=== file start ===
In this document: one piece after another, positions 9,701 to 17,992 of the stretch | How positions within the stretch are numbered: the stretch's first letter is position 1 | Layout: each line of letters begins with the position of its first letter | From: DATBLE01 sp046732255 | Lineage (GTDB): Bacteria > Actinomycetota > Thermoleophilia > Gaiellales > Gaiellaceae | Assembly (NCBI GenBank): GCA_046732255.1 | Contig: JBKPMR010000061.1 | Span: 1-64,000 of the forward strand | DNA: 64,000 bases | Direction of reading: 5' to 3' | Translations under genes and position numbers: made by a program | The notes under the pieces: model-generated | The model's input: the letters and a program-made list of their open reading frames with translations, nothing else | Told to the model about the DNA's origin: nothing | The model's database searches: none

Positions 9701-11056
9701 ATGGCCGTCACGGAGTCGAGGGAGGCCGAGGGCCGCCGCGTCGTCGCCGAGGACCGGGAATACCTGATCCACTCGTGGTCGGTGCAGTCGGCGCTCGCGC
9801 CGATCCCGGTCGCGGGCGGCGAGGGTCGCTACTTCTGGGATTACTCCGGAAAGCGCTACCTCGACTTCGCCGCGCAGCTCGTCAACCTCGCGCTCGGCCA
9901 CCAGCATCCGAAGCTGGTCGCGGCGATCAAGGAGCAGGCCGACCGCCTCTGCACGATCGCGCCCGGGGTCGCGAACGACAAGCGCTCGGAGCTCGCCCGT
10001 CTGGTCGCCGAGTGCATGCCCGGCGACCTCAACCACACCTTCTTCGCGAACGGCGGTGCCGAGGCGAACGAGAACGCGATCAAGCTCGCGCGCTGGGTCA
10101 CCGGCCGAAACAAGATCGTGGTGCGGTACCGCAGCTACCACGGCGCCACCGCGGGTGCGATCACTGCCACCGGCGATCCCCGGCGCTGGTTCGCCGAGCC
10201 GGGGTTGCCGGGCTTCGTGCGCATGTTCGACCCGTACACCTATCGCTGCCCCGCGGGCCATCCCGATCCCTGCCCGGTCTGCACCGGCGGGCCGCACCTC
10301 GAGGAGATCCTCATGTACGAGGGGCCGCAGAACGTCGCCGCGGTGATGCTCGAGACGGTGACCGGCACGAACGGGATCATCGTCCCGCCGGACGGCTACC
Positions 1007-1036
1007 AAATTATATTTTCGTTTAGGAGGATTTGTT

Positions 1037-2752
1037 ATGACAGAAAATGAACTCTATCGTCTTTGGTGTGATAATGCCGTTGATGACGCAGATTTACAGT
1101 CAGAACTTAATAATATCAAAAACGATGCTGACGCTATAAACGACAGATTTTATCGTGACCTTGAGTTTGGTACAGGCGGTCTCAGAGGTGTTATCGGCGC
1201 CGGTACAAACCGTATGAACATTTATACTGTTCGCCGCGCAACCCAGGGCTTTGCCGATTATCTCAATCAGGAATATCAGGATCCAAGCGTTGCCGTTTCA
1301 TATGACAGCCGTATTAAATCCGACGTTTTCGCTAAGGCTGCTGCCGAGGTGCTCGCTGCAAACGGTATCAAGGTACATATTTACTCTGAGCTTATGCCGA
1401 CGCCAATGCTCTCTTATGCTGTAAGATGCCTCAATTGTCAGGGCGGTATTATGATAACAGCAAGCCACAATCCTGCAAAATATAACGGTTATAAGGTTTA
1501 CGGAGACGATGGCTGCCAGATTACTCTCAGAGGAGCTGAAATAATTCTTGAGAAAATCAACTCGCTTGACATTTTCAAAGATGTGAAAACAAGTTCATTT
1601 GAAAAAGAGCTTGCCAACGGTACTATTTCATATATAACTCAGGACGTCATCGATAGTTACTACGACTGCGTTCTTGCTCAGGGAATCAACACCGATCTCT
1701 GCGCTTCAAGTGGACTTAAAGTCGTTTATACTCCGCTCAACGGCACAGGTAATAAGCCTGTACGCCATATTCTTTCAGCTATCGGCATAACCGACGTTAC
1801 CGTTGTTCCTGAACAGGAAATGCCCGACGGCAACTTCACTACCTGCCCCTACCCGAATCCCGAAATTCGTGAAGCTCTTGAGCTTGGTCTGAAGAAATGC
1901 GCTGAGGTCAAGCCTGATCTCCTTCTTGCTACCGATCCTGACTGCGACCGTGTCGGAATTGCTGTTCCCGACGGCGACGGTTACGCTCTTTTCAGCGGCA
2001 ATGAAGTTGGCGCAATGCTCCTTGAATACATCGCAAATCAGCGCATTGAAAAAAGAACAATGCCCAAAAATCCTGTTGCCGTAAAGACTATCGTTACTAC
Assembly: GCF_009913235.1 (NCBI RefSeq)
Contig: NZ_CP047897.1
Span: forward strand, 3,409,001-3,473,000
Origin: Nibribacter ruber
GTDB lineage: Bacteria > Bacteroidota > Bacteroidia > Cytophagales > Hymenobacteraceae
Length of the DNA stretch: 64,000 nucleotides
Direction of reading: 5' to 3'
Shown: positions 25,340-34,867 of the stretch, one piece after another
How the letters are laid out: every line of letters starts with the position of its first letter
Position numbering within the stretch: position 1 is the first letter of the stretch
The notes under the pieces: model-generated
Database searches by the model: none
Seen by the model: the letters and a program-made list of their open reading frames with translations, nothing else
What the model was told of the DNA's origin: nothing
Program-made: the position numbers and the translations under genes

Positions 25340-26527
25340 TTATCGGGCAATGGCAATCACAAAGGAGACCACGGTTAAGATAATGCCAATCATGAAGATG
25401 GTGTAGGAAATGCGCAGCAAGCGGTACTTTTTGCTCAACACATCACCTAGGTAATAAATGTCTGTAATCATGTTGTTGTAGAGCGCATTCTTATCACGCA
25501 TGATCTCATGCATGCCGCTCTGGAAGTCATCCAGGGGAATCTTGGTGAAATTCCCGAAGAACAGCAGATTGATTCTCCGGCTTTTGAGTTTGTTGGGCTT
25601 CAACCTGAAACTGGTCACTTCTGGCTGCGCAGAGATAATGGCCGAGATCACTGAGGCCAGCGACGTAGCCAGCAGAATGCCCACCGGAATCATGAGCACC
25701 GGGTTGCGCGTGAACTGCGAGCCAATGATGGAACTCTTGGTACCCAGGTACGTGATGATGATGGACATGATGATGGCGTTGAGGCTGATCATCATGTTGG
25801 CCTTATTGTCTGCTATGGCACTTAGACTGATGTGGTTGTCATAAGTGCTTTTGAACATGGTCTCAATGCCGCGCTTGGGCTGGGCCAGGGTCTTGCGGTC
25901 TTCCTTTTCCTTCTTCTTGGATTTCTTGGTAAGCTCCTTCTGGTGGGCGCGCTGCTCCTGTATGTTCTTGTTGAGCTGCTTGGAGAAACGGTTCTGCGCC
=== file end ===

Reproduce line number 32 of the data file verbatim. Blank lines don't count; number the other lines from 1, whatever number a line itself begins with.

How the letters are laid out: every line of letters starts with the position of its first letter